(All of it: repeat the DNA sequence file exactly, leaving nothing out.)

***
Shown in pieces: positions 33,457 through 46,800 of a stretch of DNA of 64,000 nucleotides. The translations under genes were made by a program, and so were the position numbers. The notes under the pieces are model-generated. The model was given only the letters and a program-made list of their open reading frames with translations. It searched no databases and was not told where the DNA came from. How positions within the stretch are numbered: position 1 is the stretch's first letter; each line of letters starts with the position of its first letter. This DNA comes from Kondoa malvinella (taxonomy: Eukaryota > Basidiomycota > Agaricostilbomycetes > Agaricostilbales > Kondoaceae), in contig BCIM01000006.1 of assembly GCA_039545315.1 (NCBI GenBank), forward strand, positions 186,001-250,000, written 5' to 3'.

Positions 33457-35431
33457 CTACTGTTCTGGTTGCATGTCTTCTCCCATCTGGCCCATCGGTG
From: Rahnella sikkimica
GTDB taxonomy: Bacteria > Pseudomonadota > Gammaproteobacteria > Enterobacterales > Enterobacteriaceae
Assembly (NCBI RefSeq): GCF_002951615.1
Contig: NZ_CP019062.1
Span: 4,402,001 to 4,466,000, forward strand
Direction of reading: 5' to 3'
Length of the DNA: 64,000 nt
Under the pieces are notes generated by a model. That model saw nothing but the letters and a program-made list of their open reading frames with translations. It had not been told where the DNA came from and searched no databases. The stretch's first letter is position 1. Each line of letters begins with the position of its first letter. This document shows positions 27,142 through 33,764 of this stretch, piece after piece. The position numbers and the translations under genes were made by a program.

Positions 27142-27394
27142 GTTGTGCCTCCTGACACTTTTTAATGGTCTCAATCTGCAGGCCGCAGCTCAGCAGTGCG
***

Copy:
Shown in pieces: positions 33,457 through 46,800 of a stretch of DNA of 64,000 nucleotides. The translations under genes were made by a program, and so were the position numbers. The notes under the pieces are model-generated. The model was given only the letters and a program-made list of their open reading frames with translations. It searched no databases and was not told where the DNA came from. How positions within the stretch are numbered: position 1 is the stretch's first letter; each line of letters starts with the position of its first letter. This DNA comes from Kondoa malvinella (taxonomy: Eukaryota > Basidiomycota > Agaricostilbomycetes > Agaricostilbales > Kondoaceae), in contig BCIM01000006.1 of assembly GCA_039545315.1 (NCBI GenBank), forward strand, positions 186,001-250,000, written 5' to 3'.

Positions 33457-35431
33457 CTACTGTTCTGGTTGCATGTCTTCTCCCATCTGGCCCATCGGTG
From: Rahnella sikkimica
GTDB taxonomy: Bacteria > Pseudomonadota > Gammaproteobacteria > Enterobacterales > Enterobacteriaceae
Assembly (NCBI RefSeq): GCF_002951615.1
Contig: NZ_CP019062.1
Span: 4,402,001 to 4,466,000, forward strand
Direction of reading: 5' to 3'
Length of the DNA: 64,000 nt
Under the pieces are notes generated by a model. That model saw nothing but the letters and a program-made list of their open reading frames with translations. It had not been told where the DNA came from and searched no databases. The stretch's first letter is position 1. Each line of letters begins with the position of its first letter. This document shows positions 27,142 through 33,764 of this stretch, piece after piece. The position numbers and the translations under genes were made by a program.

Positions 27142-27394
27142 GTTGTGCCTCCTGACACTTTTTAATGGTCTCAATCTGCAGGCCGCAGCTCAGCAGTGCG